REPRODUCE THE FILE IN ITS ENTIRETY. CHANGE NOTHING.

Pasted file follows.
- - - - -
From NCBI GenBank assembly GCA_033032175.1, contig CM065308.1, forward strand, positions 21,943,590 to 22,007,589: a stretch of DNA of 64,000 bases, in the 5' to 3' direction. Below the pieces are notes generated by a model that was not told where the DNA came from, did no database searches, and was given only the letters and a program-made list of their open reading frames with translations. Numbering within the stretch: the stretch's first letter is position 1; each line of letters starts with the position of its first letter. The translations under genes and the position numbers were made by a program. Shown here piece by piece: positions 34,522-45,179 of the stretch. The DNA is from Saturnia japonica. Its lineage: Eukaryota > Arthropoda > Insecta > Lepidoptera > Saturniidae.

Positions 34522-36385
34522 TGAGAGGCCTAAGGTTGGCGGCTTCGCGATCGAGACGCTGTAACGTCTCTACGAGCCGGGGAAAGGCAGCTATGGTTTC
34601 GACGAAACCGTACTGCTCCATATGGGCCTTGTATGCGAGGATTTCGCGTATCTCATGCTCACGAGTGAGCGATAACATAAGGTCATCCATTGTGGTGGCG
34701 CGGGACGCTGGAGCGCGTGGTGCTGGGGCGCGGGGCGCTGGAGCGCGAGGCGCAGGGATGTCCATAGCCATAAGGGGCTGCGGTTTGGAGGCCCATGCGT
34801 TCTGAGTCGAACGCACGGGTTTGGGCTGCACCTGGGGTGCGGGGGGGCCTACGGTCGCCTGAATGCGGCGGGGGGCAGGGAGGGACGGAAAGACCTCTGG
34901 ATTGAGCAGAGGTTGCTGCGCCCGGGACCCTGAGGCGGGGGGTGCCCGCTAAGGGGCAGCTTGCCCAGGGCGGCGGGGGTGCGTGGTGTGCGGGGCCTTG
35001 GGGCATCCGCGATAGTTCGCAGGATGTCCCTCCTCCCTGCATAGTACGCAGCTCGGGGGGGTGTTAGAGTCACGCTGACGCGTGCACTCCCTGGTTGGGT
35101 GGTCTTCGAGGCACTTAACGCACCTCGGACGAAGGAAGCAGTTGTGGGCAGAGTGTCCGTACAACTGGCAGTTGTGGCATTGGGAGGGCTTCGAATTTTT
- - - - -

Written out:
From NCBI GenBank assembly GCA_033032175.1, contig CM065308.1, forward strand, positions 21,943,590 to 22,007,589: a stretch of DNA of 64,000 bases, in the 5' to 3' direction. Below the pieces are notes generated by a model that was not told where the DNA came from, did no database searches, and was given only the letters and a program-made list of their open reading frames with translations. Numbering within the stretch: the stretch's first letter is position 1; each line of letters starts with the position of its first letter. The translations under genes and the position numbers were made by a program. Shown here piece by piece: positions 34,522-45,179 of the stretch. The DNA is from Saturnia japonica. Its lineage: Eukaryota > Arthropoda > Insecta > Lepidoptera > Saturniidae.

Positions 34522-36385
34522 TGAGAGGCCTAAGGTTGGCGGCTTCGCGATCGAGACGCTGTAACGTCTCTACGAGCCGGGGAAAGGCAGCTATGGTTTC
34601 GACGAAACCGTACTGCTCCATATGGGCCTTGTATGCGAGGATTTCGCGTATCTCATGCTCACGAGTGAGCGATAACATAAGGTCATCCATTGTGGTGGCG
34701 CGGGACGCTGGAGCGCGTGGTGCTGGGGCGCGGGGCGCTGGAGCGCGAGGCGCAGGGATGTCCATAGCCATAAGGGGCTGCGGTTTGGAGGCCCATGCGT
34801 TCTGAGTCGAACGCACGGGTTTGGGCTGCACCTGGGGTGCGGGGGGGCCTACGGTCGCCTGAATGCGGCGGGGGGCAGGGAGGGACGGAAAGACCTCTGG
34901 ATTGAGCAGAGGTTGCTGCGCCCGGGACCCTGAGGCGGGGGGTGCCCGCTAAGGGGCAGCTTGCCCAGGGCGGCGGGGGTGCGTGGTGTGCGGGGCCTTG
35001 GGGCATCCGCGATAGTTCGCAGGATGTCCCTCCTCCCTGCATAGTACGCAGCTCGGGGGGGTGTTAGAGTCACGCTGACGCGTGCACTCCCTGGTTGGGT
35101 GGTCTTCGAGGCACTTAACGCACCTCGGACGAAGGAAGCAGTTGTGGGCAGAGTGTCCGTACAACTGGCAGTTGTGGCATTGGGAGGGCTTCGAATTTTT